Hodgkin's disease is noted for its ubiquitous appearances. Wherever lymphatic tissue exists in the body, lymphogranulomatosis may occur. Wherever it appears, it initiates a series of local, and distant, secondary changes. These, partly specific and partly nonspecific, account for a wide variety of clinical syndromes which follow. The variability of the disease is a byword. It assumes all forms and shapes. Several of the more unusual, clinical and pathologic vagaries of Hodgkin's disease were combined in the following cases.
REPORT OF CASES
Case 1.—Clinical History.
—A colored woman, aged 32, entered the Cook County Hospital insisting that she had always been well until three weeks before. Casually she mentioned that one year before, while in another city, she had had a gradual swelling of the glands of the neck, one of which had been removed for biopsy; a diagnosis of Hodgkin's disease had been made. She had been given an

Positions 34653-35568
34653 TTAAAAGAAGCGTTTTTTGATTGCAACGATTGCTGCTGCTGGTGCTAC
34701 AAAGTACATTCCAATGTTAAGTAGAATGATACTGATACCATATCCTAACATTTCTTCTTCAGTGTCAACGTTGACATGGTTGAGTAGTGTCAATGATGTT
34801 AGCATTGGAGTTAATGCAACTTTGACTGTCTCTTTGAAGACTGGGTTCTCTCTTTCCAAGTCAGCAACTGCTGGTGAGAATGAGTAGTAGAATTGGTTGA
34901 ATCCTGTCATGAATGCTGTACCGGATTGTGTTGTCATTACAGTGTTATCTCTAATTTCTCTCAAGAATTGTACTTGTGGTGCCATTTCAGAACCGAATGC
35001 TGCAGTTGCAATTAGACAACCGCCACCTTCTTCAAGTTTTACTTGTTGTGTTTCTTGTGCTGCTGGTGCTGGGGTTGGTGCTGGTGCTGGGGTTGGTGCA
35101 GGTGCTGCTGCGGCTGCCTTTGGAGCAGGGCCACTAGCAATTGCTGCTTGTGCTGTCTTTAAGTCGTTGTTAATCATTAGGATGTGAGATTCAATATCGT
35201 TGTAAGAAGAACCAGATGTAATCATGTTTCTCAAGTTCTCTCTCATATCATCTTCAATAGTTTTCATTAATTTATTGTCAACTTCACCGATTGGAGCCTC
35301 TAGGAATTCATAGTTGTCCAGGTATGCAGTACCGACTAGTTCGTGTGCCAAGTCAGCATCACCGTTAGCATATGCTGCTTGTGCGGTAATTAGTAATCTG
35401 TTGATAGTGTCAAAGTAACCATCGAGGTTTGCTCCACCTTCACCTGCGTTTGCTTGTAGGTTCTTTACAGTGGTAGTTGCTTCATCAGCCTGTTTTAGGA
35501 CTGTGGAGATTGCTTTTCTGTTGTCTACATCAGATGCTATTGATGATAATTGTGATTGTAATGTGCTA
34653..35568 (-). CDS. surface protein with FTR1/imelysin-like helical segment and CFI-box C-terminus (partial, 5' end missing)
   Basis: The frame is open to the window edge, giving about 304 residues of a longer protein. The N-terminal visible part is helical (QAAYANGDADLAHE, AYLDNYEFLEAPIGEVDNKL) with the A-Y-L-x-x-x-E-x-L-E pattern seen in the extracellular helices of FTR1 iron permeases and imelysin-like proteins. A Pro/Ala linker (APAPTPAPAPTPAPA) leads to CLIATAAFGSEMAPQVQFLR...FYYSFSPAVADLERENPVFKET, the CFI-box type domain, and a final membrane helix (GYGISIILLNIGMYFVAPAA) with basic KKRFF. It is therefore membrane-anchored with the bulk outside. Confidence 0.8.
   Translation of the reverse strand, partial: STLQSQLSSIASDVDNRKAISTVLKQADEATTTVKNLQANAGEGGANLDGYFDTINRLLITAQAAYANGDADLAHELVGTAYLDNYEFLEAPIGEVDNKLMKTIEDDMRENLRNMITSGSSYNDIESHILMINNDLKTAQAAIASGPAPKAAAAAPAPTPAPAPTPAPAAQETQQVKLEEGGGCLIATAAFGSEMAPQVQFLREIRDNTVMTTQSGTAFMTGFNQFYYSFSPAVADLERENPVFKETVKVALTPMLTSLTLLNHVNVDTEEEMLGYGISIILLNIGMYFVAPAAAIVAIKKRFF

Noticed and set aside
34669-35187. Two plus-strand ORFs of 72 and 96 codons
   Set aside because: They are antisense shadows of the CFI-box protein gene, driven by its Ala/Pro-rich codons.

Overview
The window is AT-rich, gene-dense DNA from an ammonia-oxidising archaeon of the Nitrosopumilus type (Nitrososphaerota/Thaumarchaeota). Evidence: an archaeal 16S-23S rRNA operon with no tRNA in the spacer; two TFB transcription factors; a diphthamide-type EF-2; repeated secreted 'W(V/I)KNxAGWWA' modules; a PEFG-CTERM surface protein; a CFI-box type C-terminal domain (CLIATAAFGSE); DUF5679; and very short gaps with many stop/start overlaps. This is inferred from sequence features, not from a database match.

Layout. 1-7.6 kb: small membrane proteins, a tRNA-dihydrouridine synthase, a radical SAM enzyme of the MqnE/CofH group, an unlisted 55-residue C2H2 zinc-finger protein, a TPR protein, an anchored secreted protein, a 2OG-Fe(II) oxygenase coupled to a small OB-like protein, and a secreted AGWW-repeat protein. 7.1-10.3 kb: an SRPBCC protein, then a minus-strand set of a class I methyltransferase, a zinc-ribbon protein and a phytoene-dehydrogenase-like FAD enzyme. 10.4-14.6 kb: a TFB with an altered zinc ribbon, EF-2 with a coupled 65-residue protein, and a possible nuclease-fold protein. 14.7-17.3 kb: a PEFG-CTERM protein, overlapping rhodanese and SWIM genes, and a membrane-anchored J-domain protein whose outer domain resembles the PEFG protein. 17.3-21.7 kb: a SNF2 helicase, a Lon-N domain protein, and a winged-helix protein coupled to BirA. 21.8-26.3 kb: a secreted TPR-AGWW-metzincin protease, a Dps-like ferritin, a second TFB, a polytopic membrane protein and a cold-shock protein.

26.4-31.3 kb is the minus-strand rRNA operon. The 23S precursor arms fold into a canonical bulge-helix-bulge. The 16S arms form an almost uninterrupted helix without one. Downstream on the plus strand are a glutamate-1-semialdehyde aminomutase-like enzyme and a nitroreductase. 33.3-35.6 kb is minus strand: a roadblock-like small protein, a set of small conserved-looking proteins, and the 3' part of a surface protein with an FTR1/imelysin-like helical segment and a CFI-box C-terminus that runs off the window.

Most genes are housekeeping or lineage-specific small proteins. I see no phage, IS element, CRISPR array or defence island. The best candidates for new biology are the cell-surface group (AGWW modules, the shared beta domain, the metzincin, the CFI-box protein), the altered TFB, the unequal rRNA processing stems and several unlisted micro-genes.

SHAPIRO PF. CHANGES OF THE SPINAL CORD IN HODGKIN'S DISEASEREPORT OF TWO CASES, WITH AN UNUSUAL SKIN MANIFESTATION IN ONE. Arch NeurPsych. 1930;24(3):509-524. doi:10.1001/archneurpsyc.1930.02220150072003